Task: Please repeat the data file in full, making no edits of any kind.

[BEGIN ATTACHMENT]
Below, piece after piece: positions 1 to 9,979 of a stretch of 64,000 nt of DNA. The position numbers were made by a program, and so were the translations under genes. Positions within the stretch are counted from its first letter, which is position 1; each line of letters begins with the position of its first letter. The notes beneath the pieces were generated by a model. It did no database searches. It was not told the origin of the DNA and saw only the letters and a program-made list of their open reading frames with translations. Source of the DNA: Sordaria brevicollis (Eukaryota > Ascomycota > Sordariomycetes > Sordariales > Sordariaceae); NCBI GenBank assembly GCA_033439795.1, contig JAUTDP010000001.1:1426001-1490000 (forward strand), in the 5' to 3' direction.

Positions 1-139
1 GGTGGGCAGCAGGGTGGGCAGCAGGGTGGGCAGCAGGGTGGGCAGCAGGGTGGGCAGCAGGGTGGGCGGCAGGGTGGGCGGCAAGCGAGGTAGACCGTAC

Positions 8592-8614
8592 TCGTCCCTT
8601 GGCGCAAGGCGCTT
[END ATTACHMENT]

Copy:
Below, piece after piece: positions 1 to 9,979 of a stretch of 64,000 nt of DNA. The position numbers were made by a program, and so were the translations under genes. Positions within the stretch are counted from its first letter, which is position 1; each line of letters begins with the position of its first letter. The notes beneath the pieces were generated by a model. It did no database searches. It was not told the origin of the DNA and saw only the letters and a program-made list of their open reading frames with translations. Source of the DNA: Sordaria brevicollis (Eukaryota > Ascomycota > Sordariomycetes > Sordariales > Sordariaceae); NCBI GenBank assembly GCA_033439795.1, contig JAUTDP010000001.1:1426001-1490000 (forward strand), in the 5' to 3' direction.

Positions 1-139
1 GGTGGGCAGCAGGGTGGGCAGCAGGGTGGGCAGCAGGGTGGGCAGCAGGGTGGGCAGCAGGGTGGGCGGCAGGGTGGGCGGCAAGCGAGGTAGACCGTAC

Positions 8592-8614
8592 TCGTCCCTT
8601 GGCGCAAGGCGCTT